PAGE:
Just as the Fed created money to buy Treasuries and MBS during QE, it now destroys money as these securities “roll off” the balance sheet.
It took the Fed five-and-a-half years to amass $3.4 trillion in Treasury securities and mortgage-backed securities (MBS) during QE, including the year 2014 when it was “tapering” QE to zero. The Fed is now reversing that process, including the opposite of “tapering,” as it is ramping up its QE unwind.
The Fed’s balance sheet for the week ending June 6, released Thursday afternoon, shows a total drop of $141 billion since October, the beginning of the era officially called “balance sheet normalization.” At $4,319 billion, total assets have dropped to the lowest level since May 7, 2014, during the middle of the “taper.”
If the Fed continues to follow its plan, it will shed up to $420 billion in securities this year, and up to $600 billion a year in 2019 and each year in the future, until it considers its balance sheet to be “normalized” — or until something big breaks. For May, the plan calls for the Fed to shed up to $18 billion in Treasuries and up to $12 billion in MBS. So how did it go?
The balance of Treasury securities fell by $17.7 billion in May to $2,378 billion, the lowest since May 28, 2014. Since the beginning of the QE-Unwind, $88 billion in Treasuries “rolled off.” The blue arrow indicates the amount that rolled off in May:
The step-pattern in the chart is a function of how the Fed unloads securities. It doesn’t sell them outright but allows them to “roll off” when they mature. Treasuries mature mid-month or at the end of the month. Hence the stair-steps.
On May 15, $26.4 billion in Treasuries on the Fed’s balance sheet matured. The Fed replaced $17.9 billion of them with new Treasury securities directly via its arrangement with the Treasury Department that cuts out primary dealers that the Fed normally does business with. In other words, that $17.9 billion was “rolled over.” But it did not replace $8.5 billion of maturing Treasuries. They “rolled off.”
On May 31, $28.6 billion matured. The Fed replaced $19.4 billion with new Treasuries. The remaining $9.2 billion of maturing Treasuries “rolled off” without replacement.
First things first: The Fed only holds MBS that were issued and guaranteed by Fannie Mae, Freddie Mac, and Ginnie Mae. The credit risk lies with these government sponsored enterprises, not with the Fed.
Residential MBS are a little quirky as far as bonds go. Holders receive principal payments on a regular basis as the underlying mortgages are paid down or are paid off. At maturity, the remaining principal is paid off. Over the years, to keep the MBS balance from declining, the New York Fed’s Open Market Operations (OMO) kept buying MBS.
Settlement of those trades occurs two to three months later. Since the Fed books the trades at settlement, the time lag between trade and settlement causes large weekly fluctuations on the Fed’s balance sheet — the jagged line in the chart below. The lag also delays when MBS that “rolled off” actually disappear from the balance sheet. So the current balance sheet reflects MBS that rolled off around March and April [my detailed explanation].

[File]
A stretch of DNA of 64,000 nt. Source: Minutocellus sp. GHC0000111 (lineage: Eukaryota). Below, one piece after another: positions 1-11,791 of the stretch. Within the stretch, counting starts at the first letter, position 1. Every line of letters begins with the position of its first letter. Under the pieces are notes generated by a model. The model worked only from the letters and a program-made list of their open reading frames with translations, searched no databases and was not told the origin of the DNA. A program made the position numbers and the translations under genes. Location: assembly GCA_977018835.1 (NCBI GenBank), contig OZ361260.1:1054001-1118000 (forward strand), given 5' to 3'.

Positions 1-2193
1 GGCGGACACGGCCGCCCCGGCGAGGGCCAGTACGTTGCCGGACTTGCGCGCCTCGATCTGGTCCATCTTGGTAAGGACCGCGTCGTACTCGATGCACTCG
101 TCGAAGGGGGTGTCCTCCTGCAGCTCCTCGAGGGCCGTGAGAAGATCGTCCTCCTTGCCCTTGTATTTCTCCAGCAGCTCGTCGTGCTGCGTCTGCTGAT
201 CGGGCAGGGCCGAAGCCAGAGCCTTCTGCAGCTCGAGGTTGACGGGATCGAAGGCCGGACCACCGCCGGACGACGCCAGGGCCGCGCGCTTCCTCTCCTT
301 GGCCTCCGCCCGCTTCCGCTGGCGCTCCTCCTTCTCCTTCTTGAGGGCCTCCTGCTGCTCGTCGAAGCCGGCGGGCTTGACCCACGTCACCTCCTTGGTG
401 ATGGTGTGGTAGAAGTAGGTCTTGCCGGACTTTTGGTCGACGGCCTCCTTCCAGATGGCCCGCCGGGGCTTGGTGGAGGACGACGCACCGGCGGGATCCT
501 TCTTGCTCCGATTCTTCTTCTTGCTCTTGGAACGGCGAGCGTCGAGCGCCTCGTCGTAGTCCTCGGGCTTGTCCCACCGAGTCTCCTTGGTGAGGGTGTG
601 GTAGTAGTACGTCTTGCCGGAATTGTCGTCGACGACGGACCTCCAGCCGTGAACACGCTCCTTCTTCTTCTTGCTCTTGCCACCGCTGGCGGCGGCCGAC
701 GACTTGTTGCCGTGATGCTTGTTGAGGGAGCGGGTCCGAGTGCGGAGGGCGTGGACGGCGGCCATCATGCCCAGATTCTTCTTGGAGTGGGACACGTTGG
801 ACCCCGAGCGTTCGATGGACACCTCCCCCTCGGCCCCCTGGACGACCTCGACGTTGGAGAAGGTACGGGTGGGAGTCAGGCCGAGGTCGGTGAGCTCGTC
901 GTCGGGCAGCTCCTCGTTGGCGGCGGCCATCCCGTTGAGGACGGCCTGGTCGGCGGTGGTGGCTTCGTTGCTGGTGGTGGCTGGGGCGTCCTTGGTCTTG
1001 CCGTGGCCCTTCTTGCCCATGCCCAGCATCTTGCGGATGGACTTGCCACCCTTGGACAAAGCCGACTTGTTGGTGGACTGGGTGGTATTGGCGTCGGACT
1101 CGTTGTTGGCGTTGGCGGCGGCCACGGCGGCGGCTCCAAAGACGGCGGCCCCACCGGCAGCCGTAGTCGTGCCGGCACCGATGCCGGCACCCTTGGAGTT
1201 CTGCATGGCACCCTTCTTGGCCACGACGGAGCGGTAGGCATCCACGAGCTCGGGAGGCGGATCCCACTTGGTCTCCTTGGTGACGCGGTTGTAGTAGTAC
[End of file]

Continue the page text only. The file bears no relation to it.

Since the beginning of May, the MBS balance fell by $10.4 billion, to $1,734.6 billion, the lowest since August 12, 2015. In total, $36 billion in MBS have “rolled off” since the beginning of the QE unwind. Also note how the jags in the jagged line are starting to disappear as the Fed phased out its purchases, and the phase-out, after the time-lag, is now showing up:
The Fed’s total assets
QE consisted only of Treasuries and MBS. So the QE unwind only relates to Treasuries and MBS. Since the beginning of the QE Unwind, $88 billion in Treasuries and $36 billion in MBS rolled off, for a combined total of $124 billion.
The Fed has other roles that might impact assets and liabilities of the balance sheet, including that it acts as the bank of the US Treasury Department and holds “Foreign Official Deposits” by other central banks and government entities. So the overall assets on its balance sheet don’t move exactly in line with the balances of Treasuries and MBS.
In May, total assets on the Fed’s balance sheet dropped by $37 billion, to $4,319 billion, the lowest since May 2014. Assets are now down by $141 billion since the beginning of the QE-Unwind:
Just as the Fed created money to buy Treasuries and MBS during QE, it now destroys money when Treasuries and MBS “roll off” the balance sheet. The money just disappears to where it had come from – nothingness. Just like QE added liquidity to the markets, the QE unwind is draining liquidity. QE was associated with enormous media hoopla for maximum “wealth effect” in terms of asset price inflation; but the QE unwind happens quietly, on autopilot, and the media is silencing it to death.
The “waterbed effect” of money flows. Read… How Chinese Investors Inflate Housing Markets in the US, Canada, and Australia, as Governments Try to Stem the Tide